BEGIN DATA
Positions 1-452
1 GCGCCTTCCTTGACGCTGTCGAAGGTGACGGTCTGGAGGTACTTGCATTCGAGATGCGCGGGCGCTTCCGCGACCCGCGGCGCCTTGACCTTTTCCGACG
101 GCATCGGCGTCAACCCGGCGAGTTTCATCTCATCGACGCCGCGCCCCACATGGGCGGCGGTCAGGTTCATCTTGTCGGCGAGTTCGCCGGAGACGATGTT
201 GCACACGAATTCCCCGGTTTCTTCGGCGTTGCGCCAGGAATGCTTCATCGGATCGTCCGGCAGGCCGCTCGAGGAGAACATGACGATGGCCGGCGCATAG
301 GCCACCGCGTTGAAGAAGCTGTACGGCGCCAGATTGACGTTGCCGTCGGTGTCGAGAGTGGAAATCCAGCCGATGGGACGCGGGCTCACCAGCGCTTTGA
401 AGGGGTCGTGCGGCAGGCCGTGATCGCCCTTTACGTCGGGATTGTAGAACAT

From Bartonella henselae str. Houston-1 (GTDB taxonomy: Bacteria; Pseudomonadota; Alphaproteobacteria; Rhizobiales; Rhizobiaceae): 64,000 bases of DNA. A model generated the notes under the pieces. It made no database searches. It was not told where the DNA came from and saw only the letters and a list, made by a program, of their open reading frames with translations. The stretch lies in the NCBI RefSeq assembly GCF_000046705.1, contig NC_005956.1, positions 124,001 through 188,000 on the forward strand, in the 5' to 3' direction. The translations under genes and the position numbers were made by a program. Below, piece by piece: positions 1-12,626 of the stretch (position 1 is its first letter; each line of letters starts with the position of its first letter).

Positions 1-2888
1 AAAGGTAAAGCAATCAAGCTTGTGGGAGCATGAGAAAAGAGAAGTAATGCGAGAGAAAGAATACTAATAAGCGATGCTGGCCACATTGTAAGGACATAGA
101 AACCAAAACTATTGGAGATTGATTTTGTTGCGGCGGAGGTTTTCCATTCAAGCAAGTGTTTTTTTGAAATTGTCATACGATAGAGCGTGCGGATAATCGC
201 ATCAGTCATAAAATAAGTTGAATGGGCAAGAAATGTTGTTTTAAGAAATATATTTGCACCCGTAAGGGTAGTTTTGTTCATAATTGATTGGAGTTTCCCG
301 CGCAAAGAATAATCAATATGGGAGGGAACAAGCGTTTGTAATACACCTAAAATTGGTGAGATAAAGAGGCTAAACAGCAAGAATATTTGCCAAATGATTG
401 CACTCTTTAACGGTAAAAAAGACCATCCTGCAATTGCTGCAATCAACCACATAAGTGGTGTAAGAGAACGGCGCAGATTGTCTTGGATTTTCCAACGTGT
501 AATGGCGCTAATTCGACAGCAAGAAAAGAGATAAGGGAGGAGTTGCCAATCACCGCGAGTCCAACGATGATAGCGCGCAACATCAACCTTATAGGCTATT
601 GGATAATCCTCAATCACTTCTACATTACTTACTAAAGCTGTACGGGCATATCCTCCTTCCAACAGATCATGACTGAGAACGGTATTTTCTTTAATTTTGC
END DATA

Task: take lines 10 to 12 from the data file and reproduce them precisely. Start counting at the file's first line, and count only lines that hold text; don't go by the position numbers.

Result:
101 AACCAAAACTATTGGAGATTGATTTTGTTGCGGCGGAGGTTTTCCATTCAAGCAAGTGTTTTTTTGAAATTGTCATACGATAGAGCGTGCGGATAATCGC
201 ATCAGTCATAAAATAAGTTGAATGGGCAAGAAATGTTGTTTTAAGAAATATATTTGCACCCGTAAGGGTAGTTTTGTTCATAATTGATTGGAGTTTCCCG
301 CGCAAAGAATAATCAATATGGGAGGGAACAAGCGTTTGTAATACACCTAAAATTGGTGAGATAAAGAGGCTAAACAGCAAGAATATTTGCCAAATGATTG